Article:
I was recently sitting in a restaurant reading John chapters 14-17, looking closely at the verses where Jesus tells us to love one another with the kind of love Father, Son, and Spirit have in the perichoretic union. Then a person walks in that I have not seen in many years. When I saw them a feeling of hatred towards them arose inside of me. I remember the things they did a long time ago that hurt a lot of people. I know these things because, though they did not come to my church, they were pointed my way and came for help. This particular person rejected my counsel and continued to make choices that devasted many people. They crucified a lot of people, including their own family members.
Now, coming though the restaurant door, was this person. Inside me there is this feeling. I’ll call it hatred. I am sure no one would have been able to tell what was happening inside of me. But I knew. And God knew. The God-thought that came to me was: “I have a problem with love.” I know. I’ve known about it for a long time. In my recent times with God my love-problem has been focal, especially over the last six months. Add to this the fact that we are now preaching John 14-17 on Sunday mornings and it all adds up to me being unable to get away from the centrality and supremacy of love.
Love, for Jesus-followers, is not optional. It is, simply, the “greatest” (1 Corinthians 13). Without love a person is “nothing” (1 Corinthians 13:2). Jesus said: “My command is this: Love each other as I have loved you. Greater love has no one than this, that he lay down his life for his friends. You are my friends if you do what I command” (John 15:12-14) It does not take a rocket scientist to understand this logic.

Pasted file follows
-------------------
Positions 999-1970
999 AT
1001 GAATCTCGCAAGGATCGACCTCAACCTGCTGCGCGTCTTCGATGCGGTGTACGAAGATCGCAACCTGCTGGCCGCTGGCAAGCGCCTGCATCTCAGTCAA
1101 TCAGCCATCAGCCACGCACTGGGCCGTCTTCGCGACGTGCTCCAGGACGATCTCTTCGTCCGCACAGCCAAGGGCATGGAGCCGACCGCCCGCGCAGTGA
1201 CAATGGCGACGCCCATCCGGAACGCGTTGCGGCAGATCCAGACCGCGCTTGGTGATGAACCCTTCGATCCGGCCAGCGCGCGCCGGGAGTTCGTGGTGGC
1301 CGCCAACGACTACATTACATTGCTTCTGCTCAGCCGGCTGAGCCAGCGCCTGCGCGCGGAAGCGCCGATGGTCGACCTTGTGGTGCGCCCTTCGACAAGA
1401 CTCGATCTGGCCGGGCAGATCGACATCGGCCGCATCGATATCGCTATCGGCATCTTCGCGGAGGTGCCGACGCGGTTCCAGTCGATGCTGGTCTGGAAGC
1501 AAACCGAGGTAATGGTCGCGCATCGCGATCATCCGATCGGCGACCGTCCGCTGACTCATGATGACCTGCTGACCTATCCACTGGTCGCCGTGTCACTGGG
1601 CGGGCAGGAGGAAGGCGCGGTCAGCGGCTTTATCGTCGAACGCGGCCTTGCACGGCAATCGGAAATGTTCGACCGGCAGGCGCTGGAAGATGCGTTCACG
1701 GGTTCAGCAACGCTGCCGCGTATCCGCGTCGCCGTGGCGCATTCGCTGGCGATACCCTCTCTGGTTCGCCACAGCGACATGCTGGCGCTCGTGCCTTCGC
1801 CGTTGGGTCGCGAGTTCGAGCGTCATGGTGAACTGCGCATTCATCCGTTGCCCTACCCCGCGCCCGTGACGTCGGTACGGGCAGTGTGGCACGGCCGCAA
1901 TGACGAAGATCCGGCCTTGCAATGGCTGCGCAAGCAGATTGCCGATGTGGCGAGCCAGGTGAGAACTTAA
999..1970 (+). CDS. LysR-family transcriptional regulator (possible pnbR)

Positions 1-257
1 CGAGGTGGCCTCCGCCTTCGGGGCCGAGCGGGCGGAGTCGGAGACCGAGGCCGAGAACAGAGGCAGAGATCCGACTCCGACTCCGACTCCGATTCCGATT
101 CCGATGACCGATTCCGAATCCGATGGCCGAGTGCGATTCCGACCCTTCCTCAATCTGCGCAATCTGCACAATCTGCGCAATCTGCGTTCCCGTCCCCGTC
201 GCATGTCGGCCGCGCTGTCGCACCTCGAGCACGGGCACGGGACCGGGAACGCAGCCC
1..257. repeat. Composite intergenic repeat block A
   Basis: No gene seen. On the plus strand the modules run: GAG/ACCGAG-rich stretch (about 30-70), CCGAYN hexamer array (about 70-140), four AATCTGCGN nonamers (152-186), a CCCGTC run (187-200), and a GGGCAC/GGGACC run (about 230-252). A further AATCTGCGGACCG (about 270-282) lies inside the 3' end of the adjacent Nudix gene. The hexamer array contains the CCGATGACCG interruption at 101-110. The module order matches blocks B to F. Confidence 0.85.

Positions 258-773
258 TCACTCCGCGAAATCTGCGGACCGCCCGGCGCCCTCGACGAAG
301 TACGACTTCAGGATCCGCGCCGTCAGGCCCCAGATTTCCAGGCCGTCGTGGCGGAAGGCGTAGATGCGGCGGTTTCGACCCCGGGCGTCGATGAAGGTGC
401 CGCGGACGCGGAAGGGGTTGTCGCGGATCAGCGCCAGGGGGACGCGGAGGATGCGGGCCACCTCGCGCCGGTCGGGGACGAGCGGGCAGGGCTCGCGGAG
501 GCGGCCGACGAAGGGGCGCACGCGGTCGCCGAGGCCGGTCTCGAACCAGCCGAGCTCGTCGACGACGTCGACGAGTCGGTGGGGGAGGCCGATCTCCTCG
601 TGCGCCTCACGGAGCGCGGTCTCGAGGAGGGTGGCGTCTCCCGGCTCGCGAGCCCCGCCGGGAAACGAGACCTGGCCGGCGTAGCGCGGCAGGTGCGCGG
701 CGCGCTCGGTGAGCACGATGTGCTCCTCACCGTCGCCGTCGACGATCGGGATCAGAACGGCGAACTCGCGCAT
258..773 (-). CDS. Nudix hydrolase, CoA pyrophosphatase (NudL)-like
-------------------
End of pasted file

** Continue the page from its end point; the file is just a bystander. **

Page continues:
But, I rationalize, this person is not my friend! To this Jesus says, “I tell you who hear me: Love your enemies, do good to those who hate you.” I hear you Jesus. So just what kind of love do You want from me? Jesus said, “Righteous Father…, I have made you known to them, and will continue to make you known in order that the love you have for me may be in them and that I myself may be in them.”
I am swimming in the thick, rich teriyaki sauce of God’s deep Triune Love, and gasping for breath, wanting more of it because I have so little God-love in me and because, cognitively, I know that the love of God is the answer for this world today. In Christian theology love comes before power; indeed, before all things. Mercy wins out over judgment. Power-freaks take note: love is the greatest. Power without love is halloween-scary.
I’m asking God to remove the love-mask from my face and transform my heart into His heart. The answer as I now see it is: abide in Him, dwell in Him, trust Him. Jesus’ promise in John 14-17 is that, even though my “love” falls short, He wants to give me His love. “In order that the love you (Father) have for me (Jesus) may be in them (you and me).”